The Korea Herald


[HERALD INTERVIEW] Making art ‘accessible’ to everyone

By 이우영

Published : Sept. 11, 2015 - 16:50

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The Affordable Art Fair arrived in Seoul for the first time, kicking off its three-day showcase of contemporary art on Friday.

The Seoul fair offers a wide range of artworks such as paintings, sculptures, installations and media works that suit “every tasteful taste bud,” said Will Ramsay, founder of the art fair.

“There is plenty of good-quality art in an affordable price range. We are the venue for finding it,” he said in an interview at Dongdaemun Design Plaza, the fair venue, in Seoul on Thursday. 

Will Ramsay, founder of Affordable Art Fair (Lee Sang-sub/The Korea Herald) Will Ramsay, founder of Affordable Art Fair (Lee Sang-sub/The Korea Herald)

The fair began in 1999 in London with the goal to make art affordable and accessible to everyone. Its aim has appealed to art lovers around the world, with the fair expanding to 13 cities including London, New York, Amsterdam, Milan, Singapore and Hong Kong. Seoul is the third host city in Asia after Singapore and Hong Kong.

Ramsay said he had three words in mind when he launched the fair: democratization, accessibility and affordability.

“When I was in the military, I went around art galleries and wasn’t helped by them. I thought it was a backward retailing sector that needs a more friendly approach. It caters for one percent. I thought I wanted to do something for the 99 percent,” said the Briton, who studied art history in college and then served in the military as part of a family tradition.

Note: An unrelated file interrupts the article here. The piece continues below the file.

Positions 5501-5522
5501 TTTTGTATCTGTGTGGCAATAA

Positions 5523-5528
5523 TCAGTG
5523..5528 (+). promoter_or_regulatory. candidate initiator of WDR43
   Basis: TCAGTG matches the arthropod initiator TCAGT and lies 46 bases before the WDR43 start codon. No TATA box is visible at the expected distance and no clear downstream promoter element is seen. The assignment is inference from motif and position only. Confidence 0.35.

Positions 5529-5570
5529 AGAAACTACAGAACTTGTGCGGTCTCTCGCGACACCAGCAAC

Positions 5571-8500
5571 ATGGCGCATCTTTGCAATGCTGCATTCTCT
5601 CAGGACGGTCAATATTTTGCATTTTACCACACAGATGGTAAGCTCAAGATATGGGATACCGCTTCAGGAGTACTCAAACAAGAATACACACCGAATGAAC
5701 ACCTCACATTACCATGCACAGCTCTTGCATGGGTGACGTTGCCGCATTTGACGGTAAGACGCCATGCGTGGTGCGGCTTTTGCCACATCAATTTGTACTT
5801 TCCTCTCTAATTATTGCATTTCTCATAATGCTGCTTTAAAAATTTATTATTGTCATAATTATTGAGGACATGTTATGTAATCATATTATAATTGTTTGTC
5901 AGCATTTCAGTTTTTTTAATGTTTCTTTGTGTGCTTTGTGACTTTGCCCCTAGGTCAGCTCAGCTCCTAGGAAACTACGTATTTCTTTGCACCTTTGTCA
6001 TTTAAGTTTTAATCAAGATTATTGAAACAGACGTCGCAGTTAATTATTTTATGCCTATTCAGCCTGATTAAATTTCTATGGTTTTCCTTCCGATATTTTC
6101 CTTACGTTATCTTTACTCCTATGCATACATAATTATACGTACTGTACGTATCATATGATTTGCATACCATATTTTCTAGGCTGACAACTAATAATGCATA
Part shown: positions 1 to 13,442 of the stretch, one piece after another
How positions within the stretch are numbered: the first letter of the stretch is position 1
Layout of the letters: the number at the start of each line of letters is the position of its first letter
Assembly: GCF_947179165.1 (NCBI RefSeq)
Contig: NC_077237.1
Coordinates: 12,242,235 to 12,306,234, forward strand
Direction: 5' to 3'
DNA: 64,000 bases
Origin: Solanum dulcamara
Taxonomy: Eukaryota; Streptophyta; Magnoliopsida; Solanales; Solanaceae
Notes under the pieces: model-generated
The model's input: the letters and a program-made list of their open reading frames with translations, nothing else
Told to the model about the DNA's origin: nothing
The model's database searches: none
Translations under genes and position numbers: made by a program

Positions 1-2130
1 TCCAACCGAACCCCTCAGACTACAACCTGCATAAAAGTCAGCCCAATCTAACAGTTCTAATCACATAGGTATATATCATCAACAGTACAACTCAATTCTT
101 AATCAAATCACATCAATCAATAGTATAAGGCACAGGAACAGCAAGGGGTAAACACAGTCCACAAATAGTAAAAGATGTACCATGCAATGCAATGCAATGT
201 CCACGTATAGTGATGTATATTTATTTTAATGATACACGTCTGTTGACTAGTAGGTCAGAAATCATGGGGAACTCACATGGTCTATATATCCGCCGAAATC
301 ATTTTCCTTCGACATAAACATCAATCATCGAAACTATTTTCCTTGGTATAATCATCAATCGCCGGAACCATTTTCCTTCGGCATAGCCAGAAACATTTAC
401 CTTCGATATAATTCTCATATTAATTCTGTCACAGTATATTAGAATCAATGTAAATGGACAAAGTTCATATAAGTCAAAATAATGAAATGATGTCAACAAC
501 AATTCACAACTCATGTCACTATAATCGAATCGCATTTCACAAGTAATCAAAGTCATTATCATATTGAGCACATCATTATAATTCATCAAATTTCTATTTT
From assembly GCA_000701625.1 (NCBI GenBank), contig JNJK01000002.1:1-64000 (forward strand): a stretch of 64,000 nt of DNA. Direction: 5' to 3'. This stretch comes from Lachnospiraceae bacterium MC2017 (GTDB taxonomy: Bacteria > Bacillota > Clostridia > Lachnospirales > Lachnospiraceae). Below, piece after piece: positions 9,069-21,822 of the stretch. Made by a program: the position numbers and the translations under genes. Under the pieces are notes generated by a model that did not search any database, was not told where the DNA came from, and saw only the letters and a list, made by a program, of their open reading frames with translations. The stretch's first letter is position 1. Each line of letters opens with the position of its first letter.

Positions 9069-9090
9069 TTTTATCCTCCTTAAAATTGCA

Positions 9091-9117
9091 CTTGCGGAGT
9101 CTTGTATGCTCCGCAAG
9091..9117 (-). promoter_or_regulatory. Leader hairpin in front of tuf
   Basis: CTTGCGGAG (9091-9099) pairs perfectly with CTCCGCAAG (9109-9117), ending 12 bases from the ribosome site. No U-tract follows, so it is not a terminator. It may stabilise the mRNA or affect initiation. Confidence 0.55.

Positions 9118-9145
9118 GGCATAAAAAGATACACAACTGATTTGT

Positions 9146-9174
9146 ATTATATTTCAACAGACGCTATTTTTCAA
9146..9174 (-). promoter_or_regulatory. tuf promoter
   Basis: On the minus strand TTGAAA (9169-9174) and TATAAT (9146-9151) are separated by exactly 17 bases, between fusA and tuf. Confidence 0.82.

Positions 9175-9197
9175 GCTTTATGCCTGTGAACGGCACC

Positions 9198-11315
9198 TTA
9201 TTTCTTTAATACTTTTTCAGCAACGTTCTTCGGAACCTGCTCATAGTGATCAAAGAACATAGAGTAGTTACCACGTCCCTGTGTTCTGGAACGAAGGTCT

The first edition in Seoul gathers 80 international galleries, including 40 Korean local galleries, which present contemporary artworks of young, up-and-coming artists and printed editions of established artists such as Anish Kapoor, Marc Quinn and Damien Hirst. 
A visitor looks at paintings at the Affordable Art Fair in Seoul. (Affordable Art Fair) A visitor looks at paintings at the Affordable Art Fair in Seoul. (Affordable Art Fair)

They fall in the relatively lower price range of 500,000 won to 10 million won ($420-$8,450). High-end art fairs often feature artworks that are priced up to millions of dollars.

“We try to cater not only to those who know about art, but also to those who are intimidated by it,” said Ramsay.

The fair attempts to break the high ceiling between art galleries and the public with friendly guided tours and tips on purchasing artworks and displaying them at home.

It runs “gallery speed dating” guided tours to each gallery booth at 6 p.m. on Saturday and 4 p.m. on Sunday. It invites novice art lovers have a chance to talk with gallerists, and learn about their artists and art collecting.
The “Art Home” booth, a model house setting artwork displays, offers visitors ideas for decorating home with artworks presented at the art fair.

A children’s art studio invites children to paint, draw and make art throughout the fair.

The fair also serves as a platform for young artists to introduce and promote their work to wider audiences. Co-curated with Samsonite, a special exhibition introduces 12 young Korean artists who were selected from a list of 300 applicants.

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By Lee Woo-young (